In January, 31 of the 32 Class 6A schools were represented at a meeting of mostly football coaches and athletic directors to discuss what they hoped to see as the future of the class. The majority of them favored a plan in which no divisions were made until after the regular season, at which point, the larger half of the playoff teams were put in one bracket, and the smaller half in another.
That plan was sent to the OSSAA, but the rules committee chose two different options for the ballot.
On Thursday, a day after the new plan for Class 6A football was made official, many coaches were most frustrated that their proposal wasn't given a chance in the vote.
Here's what some Class 6A coaches had to say after Wednesday's news of the new plan for Class 6A football:
Randy Breeze, Lawton: “It sounds like a good deal for us. Anybody that's in 17-32, it's a fair shot for them. We've had the pleasure of playing Jenks and Union quite a bit lately. In the last seven years, we've lost to one of those teams four times. We had Jenks beat at halftime and they came back and beat us, then we had Union down in overtime and they came back and beat us.
“I know people look at it and talk about there just being 16 teams, but when you think of the number of kids involved in those teams, that's a great deal of players.
“I think something needed to be done.”
Bob Wilson, Putnam City North: “I don't think it's a very good alternative. It's not what the coaches came up with, but I guess we have no say-so. It doesn't do anything but water down 6A, as far as I'm concerned.”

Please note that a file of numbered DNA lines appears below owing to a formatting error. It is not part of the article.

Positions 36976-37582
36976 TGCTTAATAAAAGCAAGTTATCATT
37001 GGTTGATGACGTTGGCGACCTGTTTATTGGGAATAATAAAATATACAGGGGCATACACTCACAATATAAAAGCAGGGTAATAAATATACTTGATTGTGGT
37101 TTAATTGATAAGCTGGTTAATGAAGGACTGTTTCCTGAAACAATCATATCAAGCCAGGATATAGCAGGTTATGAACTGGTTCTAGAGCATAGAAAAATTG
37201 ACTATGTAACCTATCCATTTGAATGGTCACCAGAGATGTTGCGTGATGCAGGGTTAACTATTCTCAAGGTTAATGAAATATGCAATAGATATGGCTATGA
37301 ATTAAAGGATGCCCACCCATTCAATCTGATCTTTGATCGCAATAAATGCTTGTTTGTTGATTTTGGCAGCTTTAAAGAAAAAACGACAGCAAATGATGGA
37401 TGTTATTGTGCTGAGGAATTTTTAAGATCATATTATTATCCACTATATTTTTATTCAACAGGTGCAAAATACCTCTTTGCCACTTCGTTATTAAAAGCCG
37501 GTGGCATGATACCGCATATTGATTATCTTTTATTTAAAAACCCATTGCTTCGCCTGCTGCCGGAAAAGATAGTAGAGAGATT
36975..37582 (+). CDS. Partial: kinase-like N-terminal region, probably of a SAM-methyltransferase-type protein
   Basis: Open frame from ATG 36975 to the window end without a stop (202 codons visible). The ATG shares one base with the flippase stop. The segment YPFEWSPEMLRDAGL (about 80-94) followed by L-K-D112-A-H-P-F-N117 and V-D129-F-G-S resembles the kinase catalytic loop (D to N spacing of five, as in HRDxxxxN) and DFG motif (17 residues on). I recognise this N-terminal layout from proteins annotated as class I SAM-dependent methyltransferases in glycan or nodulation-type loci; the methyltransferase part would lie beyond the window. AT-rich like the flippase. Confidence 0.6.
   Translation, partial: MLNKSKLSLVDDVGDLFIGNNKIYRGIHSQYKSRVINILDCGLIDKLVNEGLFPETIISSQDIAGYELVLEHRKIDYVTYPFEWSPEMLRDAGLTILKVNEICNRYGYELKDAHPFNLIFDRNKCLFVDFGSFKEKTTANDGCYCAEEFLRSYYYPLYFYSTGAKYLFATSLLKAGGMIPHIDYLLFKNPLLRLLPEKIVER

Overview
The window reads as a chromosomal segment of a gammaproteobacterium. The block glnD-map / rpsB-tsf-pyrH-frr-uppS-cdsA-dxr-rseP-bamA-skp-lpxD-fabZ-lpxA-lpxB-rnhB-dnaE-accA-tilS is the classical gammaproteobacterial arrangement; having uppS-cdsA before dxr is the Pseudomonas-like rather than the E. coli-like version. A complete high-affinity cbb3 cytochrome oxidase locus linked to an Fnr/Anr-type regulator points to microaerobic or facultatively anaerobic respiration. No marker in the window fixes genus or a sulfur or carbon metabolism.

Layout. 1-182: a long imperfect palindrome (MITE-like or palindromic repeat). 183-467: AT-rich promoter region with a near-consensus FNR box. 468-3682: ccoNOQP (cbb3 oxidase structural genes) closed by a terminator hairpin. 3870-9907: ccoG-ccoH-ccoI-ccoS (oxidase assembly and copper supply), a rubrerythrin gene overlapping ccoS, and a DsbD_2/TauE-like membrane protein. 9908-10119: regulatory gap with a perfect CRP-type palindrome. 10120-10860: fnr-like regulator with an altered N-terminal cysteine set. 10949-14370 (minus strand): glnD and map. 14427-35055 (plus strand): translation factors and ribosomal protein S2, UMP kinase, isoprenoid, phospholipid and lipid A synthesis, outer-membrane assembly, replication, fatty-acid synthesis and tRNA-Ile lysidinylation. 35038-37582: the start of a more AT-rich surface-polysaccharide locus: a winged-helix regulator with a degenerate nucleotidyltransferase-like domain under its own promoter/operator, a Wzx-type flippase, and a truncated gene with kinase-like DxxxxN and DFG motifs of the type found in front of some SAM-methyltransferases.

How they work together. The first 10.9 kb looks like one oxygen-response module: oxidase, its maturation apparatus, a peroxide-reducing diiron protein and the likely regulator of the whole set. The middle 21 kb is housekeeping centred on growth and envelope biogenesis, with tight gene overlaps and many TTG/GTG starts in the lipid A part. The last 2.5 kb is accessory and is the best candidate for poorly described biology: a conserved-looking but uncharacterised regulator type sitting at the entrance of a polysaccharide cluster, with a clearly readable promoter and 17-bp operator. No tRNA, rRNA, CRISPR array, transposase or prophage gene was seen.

Todd Watters, Moore: “I'm not very happy with it. It doesn't benefit us. It hurts us since we're in a rebuilding process. I grew up in Oklahoma and coached in Texas and know the opinion of high school football there. I just think it waters it down. It's like the sports philosophy of ‘everybody gets a trophy.' I just don't think it represents the pride and quality of football as Oklahoma has.
“I just don't think there's any answer to the discrepancy between large schools and small schools in 6A.”
Steve Chard, Enid: “Guys' main concern is, how does it affect where I work? That's our jobs. Some people want it, some thing it's watering it down. It's definitely school-specific.
“I wish it was this fall. There's no doubt it changes the landscape tremendously for a school our size. We all know who's won the last 17 titles. This gives us a legitimate chance to win a title.”
Rocky Martin, Putnam City West: “Obviously, we feel it's good. It's gonna make the bottom 16 more competitive. It's good for us. Does it solve all the problems? No. I don't think there's an answer to fix every coach's concerns. But for us, it will help us while we work to build our program.”
Todd Wilson, Yukon: “I definitely think it has a chance to make our goal of winning a state championship tougher. If 13 of the 16 teams in Division I made the playoffs last year, there's going to be some good teams that don't get to experience the playoffs. It's hard for me to totally understand how that leveled the playing field.”
Justin Merideth, Edmond Memorial: “I probably would have leaned keeping things the way they were. I think there are going to be scheduling issues. I think there could be travel issues.
“It doesn't change my situation at all. I see the argument. I see the reasoning, but I also see a lot of potential negatives.”
Jeremy Dombek, Edmond North: “The only thing I would have liked to seen was a third option to keep it the same. I would have been curious to see how that would have turned out. I think that vote would have been really close.
“I think a lot of sports are going to want to know why they can't split their classes now.”